Cookson Group Plc. CKSN
August 01, 2010 - 10:22pm EST by
2010 2011
Price: 4.44 EPS $0.564 $0.616
Shares Out. (in M): 276 P/E 7.8x 7.2x
Market Cap (in $M): 1,227 P/FCF 6.1x 3.1x
Net Debt (in $M): 371 EBIT 229 243
TEV ($): 1,617 TEV/EBIT 7.0x 6.7x

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Thesis Summary: Cookson (CKSN) presents an opportunity to buy a high quality industrial business with dominant global market share in niche products, significant pricing power, recurring revenue, and operating within high barriers to entry at a 45% discount to its intrinsic value. At the current valuation CKSN trades at 7% 2010 FCF yield and 13% 2011 FCF yield implying over 30% discount to its peer group. This discounted valuation that does not give the company any credit for its restructuring program and reflects CKSN's poorly understood exposure to macro headwinds and its ability to unlock value through asset sales.  Strong operational performance will alleviate at least some of the macro concerns in the near future and will facilitate dividend reinstatement, helping the equity's appeal to a broader shareholder base. In the medium term, spin-off CKSN's highly cyclical electronics business will trigger multiple re-ratings and unlock additional value for the shareholders.

Business Description:

CKSN has two main business segments: Ceramics (59% of sales, 60% of adjusted EBIT) and Electronics (27% of sales, 33% of adjusted EBIT). The rest is made up by its small Precious Metals business.


Ceramics consists of four key product categories, each of which is a form of consumable product used in predominantly in steel and foundry industries as well as other industrial sectors. The products include steel flow control, lining materials, metal feeding systems, solar crucibles and others.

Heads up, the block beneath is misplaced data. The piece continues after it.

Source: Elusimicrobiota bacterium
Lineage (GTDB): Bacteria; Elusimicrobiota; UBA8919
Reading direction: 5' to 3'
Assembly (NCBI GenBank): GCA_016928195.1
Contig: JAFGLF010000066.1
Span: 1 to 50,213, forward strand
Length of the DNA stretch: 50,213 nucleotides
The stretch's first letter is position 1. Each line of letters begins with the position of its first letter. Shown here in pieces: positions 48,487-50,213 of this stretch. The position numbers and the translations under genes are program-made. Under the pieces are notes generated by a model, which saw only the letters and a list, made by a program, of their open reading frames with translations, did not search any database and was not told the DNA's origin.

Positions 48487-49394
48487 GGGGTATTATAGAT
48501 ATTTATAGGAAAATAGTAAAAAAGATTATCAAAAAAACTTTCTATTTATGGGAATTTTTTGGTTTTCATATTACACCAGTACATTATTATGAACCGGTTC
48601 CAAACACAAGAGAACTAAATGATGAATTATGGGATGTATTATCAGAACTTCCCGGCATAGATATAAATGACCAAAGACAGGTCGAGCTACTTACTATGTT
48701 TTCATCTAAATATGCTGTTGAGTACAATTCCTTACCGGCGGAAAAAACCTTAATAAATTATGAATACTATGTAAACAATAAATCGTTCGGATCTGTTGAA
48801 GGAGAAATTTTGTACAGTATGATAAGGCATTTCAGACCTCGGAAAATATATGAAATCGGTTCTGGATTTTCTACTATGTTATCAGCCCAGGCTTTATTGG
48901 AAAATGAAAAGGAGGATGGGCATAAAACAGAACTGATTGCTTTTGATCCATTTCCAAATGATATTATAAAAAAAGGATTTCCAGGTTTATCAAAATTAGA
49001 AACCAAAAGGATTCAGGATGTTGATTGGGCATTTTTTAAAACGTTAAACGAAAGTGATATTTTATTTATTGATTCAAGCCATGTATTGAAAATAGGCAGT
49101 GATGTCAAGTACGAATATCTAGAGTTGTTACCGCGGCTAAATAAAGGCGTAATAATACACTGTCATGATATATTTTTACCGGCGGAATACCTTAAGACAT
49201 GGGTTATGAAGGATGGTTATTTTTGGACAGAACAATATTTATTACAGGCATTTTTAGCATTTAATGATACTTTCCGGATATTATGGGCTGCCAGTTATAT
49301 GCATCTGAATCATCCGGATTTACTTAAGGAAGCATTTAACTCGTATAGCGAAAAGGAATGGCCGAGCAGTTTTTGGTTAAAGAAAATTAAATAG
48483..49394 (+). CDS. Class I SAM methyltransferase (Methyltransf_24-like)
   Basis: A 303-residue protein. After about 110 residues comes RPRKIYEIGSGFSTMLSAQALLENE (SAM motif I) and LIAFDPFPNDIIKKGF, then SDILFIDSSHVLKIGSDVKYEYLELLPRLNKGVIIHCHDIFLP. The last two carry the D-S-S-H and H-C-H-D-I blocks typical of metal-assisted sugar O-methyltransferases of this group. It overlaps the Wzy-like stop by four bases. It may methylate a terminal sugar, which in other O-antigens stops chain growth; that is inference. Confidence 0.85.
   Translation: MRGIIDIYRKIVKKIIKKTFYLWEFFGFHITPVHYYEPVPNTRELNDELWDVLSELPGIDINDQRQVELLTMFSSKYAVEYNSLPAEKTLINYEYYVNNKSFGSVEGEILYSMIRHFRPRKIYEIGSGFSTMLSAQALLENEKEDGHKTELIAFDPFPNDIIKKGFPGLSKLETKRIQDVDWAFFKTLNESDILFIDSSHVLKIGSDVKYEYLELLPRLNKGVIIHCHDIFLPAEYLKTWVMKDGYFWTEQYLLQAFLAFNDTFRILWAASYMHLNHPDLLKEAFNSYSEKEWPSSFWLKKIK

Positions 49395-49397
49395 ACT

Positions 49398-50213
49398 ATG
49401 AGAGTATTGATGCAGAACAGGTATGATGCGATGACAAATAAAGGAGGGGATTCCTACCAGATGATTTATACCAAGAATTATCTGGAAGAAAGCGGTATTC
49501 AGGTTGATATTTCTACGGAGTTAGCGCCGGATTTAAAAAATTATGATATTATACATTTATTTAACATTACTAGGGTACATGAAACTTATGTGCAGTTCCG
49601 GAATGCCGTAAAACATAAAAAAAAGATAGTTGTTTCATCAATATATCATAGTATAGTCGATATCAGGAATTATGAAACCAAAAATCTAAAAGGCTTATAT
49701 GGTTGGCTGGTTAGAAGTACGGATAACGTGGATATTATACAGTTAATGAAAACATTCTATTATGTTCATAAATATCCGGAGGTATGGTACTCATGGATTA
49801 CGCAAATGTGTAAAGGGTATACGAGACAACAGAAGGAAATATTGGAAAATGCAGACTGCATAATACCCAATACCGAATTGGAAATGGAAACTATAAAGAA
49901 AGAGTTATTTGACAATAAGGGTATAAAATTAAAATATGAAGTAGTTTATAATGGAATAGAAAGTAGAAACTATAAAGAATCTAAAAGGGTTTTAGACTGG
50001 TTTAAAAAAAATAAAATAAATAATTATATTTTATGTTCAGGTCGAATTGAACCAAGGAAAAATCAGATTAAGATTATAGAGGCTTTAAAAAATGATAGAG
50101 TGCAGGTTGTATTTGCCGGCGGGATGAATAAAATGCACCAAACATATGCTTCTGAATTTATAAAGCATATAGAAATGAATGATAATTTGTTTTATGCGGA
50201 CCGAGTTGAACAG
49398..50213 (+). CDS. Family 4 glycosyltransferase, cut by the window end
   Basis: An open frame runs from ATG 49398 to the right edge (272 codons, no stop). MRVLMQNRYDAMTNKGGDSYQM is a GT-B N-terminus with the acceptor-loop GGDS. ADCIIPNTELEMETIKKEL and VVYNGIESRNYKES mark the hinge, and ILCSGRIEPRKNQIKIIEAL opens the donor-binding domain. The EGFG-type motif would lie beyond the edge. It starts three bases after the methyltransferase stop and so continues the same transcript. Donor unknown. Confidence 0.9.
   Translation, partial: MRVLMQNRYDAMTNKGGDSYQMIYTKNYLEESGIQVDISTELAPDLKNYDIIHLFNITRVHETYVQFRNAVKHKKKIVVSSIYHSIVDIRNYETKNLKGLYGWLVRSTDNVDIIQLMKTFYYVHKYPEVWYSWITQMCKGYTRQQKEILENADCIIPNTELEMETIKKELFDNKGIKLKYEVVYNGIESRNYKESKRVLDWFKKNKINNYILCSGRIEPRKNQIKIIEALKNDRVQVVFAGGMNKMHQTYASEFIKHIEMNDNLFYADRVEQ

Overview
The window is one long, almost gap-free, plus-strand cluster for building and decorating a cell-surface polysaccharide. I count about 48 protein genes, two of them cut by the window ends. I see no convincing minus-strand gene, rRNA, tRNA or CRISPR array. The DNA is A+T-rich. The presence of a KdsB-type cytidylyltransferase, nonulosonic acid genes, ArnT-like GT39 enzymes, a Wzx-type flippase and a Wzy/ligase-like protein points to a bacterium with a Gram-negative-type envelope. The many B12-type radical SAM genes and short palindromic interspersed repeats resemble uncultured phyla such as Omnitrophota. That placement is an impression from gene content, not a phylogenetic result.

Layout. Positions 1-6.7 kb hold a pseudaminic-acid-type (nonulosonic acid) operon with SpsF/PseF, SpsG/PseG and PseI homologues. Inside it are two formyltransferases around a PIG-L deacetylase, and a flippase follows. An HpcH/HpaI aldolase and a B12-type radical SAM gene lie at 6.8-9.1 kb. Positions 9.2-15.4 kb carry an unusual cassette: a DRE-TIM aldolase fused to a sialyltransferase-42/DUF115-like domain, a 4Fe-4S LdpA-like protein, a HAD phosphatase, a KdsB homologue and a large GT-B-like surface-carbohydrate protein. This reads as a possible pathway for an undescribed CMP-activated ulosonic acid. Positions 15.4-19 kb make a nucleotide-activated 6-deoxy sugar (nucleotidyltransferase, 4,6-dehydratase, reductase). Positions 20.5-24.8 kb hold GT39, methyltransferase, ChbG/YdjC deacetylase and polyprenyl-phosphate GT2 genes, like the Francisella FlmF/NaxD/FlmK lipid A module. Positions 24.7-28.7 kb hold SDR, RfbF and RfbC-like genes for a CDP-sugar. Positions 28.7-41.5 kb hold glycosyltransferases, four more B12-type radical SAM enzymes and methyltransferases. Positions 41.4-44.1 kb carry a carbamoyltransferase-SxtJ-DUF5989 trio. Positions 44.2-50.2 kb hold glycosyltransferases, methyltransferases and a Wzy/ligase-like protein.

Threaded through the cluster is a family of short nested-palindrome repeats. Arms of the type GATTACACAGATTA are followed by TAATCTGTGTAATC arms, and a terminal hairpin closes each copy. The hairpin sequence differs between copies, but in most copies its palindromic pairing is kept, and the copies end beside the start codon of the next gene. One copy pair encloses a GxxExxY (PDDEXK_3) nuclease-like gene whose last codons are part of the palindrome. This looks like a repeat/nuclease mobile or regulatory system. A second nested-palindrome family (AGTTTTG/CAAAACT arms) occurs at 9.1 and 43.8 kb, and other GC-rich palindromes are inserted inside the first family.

Electronics consists of two sub-divisions, Assembly Materials and Chemistry, each of which sells consumable products, such as solder based products, chemicals used in printed circuit board manufacture, etc. into consumer and industrial electronics markets. Volumes are linked to end market activity levels.

Why the Opportunity Exists:

Fear of a slowing Chinese economy. Perception: "Cookson's sales are levered to global steel production volumes. With China producing ~50% of world's steel, any slow-down in economic and/or construction activity in China would have adverse effect on CKSN's sales". Reality:  (1) CKSN's derives 5% of revenue from Chinese sales of steel-related products.  Even if CKSN's operation in China came to complete halt, the impact on EPS wouldn't exceed 6-8%. (2) CKSN's products are used in flat steel manufacturing processes. Unlike long steel, which is used in construction, flat steel is used in appliances and auto manufacturing. As a result, CKSN's sales in China are not only uncorrelated with construction activity, but are actually positioned to benefit from Chinese economic rebalancing towards consumption.  Future steel industry consolidation (and re-tooling) position CKSN to grow revenues at rates exceeding those of overall steel consumption.

Double-dip recession fears. Perception: "CKSN suffered 48% trading profit declines in 2009 over 2008. Should the global economy double dip, the profitability will drop at a similar magnitude again". Reality:  Steel production is a lot less cyclical than the recent recession made it appear.  The 61% drop in the US steel production at the end of 2008 was the largest drop in over 30 years, and was largely driven by inventory reductions (destocking).  Restocking from the rock-bottom levels has not yet occurred, and global steel inventories remain at 40 year lows.  Consequently, a slump of a similar magnitude is unlikely to occur.